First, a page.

Logan Isenhart was looking pretty comfortable — a natural, in fact, as she cheerily meandered through the kindergarten classroom offering praise, encouragement and tips on how to spell one word or another.
Logan's task that day was to help the kindergarteners learn the importance of spreading joy to others by creating colorful holiday cards to be delivered to military veterans and troops serving overseas.
"I love being here," Logan said. "It's so enjoyable, and any time I get to work with kids it's such a good experience."
That's the point behind the newly formed Book Buddies program, an effort that matches Mitchell High students with primary students at nearby Trinity Elementary.
Logan, 18, is one of 10 students enrolled in a leadership skills and exploratory teaching class at Mitchell.
The class is geared toward high school students who might want to go into the field of education, said Mitchell teacher Stephanie Bombei. The class is also beneficial for students like Logan, who hopes to become a pediatric nurse.
The Book Buddies program came about this year after Bombei's students held a brainstorming session to come up with ways they could participate in a service learning activity.
Bombei contacted Trinity Elementary principal Kathryn Rushe, who realized the benefits these visits could bring and was quick to jump on board.
"This is fantastic," said Rushe, who paid a visit to the kindergarten classroom while students were working on their holiday cards. "They really work well together. The kids remember them from their last visit and look forward to them coming. They have a really good time. They enjoy it and, who knows — they might turn out some new educators."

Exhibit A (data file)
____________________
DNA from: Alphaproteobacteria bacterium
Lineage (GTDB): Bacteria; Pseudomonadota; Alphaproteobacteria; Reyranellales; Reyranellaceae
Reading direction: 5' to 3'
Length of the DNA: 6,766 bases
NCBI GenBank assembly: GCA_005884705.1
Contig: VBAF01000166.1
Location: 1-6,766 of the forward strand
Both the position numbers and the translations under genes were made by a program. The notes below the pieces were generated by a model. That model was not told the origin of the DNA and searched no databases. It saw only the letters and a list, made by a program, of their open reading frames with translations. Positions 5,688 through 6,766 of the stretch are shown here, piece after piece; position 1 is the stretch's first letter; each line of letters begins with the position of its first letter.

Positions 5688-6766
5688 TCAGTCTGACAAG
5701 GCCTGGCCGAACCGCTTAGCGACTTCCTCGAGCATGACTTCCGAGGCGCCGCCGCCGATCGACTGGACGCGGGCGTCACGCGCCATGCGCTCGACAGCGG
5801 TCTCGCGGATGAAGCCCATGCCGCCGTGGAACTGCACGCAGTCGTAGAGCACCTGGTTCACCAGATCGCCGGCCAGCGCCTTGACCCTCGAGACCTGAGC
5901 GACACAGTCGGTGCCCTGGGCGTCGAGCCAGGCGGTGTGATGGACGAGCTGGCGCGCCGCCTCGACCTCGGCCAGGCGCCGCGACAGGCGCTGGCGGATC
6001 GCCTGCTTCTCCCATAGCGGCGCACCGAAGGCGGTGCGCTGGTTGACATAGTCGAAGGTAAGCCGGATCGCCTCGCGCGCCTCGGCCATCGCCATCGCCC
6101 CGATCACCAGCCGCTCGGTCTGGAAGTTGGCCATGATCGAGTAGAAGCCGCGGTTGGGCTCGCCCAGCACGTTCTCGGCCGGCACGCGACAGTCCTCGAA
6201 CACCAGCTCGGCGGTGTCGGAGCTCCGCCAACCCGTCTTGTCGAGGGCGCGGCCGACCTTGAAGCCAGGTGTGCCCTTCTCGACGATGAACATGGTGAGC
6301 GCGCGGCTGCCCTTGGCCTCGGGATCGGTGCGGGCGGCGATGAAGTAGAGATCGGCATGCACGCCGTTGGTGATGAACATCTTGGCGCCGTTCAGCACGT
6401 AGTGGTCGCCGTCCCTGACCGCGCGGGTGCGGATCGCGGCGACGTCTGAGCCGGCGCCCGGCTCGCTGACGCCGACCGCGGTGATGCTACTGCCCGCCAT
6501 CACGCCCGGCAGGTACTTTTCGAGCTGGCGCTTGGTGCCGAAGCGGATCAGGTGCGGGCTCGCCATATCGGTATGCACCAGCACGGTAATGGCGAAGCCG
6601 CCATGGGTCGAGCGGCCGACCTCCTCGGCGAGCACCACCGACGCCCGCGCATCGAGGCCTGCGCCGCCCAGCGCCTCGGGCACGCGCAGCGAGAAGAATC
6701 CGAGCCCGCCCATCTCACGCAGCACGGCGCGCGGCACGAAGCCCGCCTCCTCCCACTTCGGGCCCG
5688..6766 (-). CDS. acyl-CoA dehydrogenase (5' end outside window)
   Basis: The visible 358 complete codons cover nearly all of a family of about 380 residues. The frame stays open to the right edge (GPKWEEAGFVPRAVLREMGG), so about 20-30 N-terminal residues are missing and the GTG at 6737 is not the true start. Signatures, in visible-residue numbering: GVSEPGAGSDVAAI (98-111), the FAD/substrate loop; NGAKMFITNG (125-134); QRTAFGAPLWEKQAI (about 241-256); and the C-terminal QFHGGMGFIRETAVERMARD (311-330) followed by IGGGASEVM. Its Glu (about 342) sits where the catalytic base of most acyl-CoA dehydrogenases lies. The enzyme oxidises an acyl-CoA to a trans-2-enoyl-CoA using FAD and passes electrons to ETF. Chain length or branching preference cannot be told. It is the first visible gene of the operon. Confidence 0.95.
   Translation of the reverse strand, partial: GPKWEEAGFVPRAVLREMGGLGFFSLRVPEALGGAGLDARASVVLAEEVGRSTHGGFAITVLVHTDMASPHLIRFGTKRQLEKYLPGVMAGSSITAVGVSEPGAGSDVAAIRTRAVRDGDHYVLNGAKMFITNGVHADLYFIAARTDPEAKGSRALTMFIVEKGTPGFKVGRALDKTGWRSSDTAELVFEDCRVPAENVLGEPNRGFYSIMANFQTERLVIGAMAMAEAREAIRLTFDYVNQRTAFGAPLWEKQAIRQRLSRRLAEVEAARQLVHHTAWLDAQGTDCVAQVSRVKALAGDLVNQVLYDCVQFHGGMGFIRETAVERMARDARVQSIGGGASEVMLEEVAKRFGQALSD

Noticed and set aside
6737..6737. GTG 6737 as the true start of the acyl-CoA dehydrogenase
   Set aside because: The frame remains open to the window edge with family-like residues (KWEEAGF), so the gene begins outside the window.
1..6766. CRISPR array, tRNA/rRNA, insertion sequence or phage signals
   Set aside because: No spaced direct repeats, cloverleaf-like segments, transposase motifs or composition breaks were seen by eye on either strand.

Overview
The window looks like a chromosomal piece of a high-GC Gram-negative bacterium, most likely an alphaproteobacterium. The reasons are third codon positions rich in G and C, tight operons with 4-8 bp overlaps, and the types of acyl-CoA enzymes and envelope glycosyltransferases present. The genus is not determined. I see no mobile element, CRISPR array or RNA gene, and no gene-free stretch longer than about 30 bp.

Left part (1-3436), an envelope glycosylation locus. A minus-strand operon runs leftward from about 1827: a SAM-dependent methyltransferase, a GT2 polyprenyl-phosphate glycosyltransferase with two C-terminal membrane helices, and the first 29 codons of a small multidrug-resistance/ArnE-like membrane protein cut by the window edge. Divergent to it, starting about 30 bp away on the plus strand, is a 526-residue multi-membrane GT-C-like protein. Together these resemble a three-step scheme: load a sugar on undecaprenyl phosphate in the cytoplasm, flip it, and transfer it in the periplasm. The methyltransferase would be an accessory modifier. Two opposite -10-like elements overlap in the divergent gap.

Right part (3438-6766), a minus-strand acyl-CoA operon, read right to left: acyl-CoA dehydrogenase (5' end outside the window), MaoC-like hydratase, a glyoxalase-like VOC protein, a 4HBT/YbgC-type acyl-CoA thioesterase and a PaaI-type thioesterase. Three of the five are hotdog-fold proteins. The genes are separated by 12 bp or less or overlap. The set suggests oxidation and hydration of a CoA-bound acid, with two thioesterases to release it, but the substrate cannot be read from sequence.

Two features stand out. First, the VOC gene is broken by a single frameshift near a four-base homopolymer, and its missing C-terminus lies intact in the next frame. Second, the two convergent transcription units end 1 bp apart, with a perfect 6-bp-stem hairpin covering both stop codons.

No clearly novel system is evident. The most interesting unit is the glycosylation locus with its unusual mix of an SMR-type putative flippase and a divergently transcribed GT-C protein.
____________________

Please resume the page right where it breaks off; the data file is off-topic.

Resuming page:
Once a month, Mitchell students will continue to make the trek to the elementary school to oversee activities with four classrooms of students in kindergarten through second grade. Last week's lesson started out with the older students reading holiday books. Then the crayons and markers came out so students could decorate the cards to be distributed through the Red Cross Holiday Mail for Heroes program.
"It's really wonderful," said kindergarten teacher Nikki Lijewski. "They really work well together."
"I love it. I love spreading joy through the kids," said Steven Swendsen, 17, as he sat at a low table helping 5-year-olds Alexander Jeffries, Elena Ta and Jiatao Zhang with their notes. Steven, who will graduate in May, hopes to be accepted into the Coast Guard Academy, but he hasn't ruled out teaching.
"I'm thinking I might teach JROTC after I get out" of the Coast Guard, he said.
The kindergarten students finished off their activity by gathering on the floor in the classroom reading spot with Logan to sing verses of Frosty the Snowman.
Then it was time to say goodbye, and of course, exchange hugs.
"I'll be back next time and I'll spend time with you," Steven told Alexander, who like many of the youngsters, was reluctant to see the older students depart.
"I miss Logan already," said a pouting Olivia Duquette, 5, as she lined up with the rest of her classmates to go to lunch in the cafeteria. "I love her."